A version of this article appeared in the October 2017 issue of SFC&G (San Francisco Cottages & Gardens) with the headline: The Painted Garden.

Edit ModuleShow Tags
Edit ModuleShow Tags
Edit ModuleShow Tags
Edit ModuleEdit ModuleShow Tags

Landscape Spotlight

Edit Module
Rosalia Sanni
Rosalia Sanni is an award-winning landscape designer whose approach strikes a balance between architecture, nature and people. Comprehensive services include master planning, construction, administration, furniture souring, and an open dialogue that often continues after completion. Rosalia believes that good design enhances people's lives profoundly, and should offer more than a collection of beautiful pictures. Landscapes should suit the people who inhabit them in a meaningful, fun and deeply personal way.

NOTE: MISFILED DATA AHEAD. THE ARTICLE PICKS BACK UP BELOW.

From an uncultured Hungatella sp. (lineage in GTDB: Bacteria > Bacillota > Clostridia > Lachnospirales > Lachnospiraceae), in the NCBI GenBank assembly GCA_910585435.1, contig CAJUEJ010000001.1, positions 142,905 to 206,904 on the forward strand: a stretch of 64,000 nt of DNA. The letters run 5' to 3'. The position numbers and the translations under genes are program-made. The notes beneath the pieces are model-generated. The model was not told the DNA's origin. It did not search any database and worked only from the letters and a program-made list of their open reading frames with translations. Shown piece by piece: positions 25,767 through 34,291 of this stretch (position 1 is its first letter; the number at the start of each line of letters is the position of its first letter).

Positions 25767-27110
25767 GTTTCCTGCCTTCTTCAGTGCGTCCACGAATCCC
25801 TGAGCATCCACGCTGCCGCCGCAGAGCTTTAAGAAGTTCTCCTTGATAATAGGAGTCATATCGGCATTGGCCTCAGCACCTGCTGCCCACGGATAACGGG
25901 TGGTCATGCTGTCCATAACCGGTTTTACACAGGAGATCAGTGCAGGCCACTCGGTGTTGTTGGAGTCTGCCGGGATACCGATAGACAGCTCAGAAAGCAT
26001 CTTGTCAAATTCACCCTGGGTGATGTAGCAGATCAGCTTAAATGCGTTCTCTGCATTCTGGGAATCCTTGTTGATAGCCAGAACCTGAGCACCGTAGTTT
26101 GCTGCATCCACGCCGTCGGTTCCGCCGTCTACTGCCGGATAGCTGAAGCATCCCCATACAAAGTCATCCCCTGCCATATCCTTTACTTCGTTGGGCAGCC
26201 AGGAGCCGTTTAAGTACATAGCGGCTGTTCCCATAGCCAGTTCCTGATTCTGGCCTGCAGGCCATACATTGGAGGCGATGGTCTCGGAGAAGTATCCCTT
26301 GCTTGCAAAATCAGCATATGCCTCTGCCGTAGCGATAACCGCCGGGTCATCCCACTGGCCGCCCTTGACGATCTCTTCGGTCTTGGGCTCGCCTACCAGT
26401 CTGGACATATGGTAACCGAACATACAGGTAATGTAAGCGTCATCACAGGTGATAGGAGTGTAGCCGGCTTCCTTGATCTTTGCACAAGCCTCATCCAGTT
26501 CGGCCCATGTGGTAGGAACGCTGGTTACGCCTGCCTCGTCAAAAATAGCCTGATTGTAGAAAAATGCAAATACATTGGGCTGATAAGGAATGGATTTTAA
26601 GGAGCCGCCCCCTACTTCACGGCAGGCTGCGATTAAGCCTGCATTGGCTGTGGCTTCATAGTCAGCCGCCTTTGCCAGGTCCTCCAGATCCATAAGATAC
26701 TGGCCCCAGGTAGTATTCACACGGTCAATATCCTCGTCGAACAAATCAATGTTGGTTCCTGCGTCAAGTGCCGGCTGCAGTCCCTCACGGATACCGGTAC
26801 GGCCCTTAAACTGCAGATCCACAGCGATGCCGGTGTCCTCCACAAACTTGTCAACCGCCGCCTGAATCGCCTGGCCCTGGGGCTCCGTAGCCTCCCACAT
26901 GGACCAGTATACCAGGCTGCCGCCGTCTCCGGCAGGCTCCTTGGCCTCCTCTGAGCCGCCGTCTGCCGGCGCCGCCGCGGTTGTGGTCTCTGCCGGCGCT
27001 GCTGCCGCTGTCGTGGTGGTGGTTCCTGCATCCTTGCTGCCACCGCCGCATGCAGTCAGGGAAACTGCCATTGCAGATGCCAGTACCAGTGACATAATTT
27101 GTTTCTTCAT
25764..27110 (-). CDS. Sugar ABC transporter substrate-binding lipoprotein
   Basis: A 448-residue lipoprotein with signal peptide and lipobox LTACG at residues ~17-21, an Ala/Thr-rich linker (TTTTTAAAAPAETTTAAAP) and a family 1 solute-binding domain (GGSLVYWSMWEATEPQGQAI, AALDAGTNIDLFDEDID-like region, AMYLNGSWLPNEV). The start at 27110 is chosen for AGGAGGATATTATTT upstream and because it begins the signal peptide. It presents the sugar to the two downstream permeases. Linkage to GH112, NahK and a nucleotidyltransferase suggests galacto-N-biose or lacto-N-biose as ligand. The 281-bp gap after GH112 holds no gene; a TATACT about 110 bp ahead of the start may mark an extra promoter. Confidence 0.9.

Rosalia Sanni Design

Edit ModuleShow Tags

Architect Spotlight

Consiglio Builders
Consiglio Builders is a luxury residential construction company located on the East End of Long Island. We have developed a unique method of residential construction in the Hamptons—we call it "The Considered Approach." It stems from our experience which demonstrates that meticulous planning and transparency throughout the process, combined with our expertise and emphasis on perfection, enable us to deliver consistently the best-constructed homes on time and within budget to our discerning clientele.


 

Edit ModuleShow Tags

Architect Spotlight

James Merrell Architects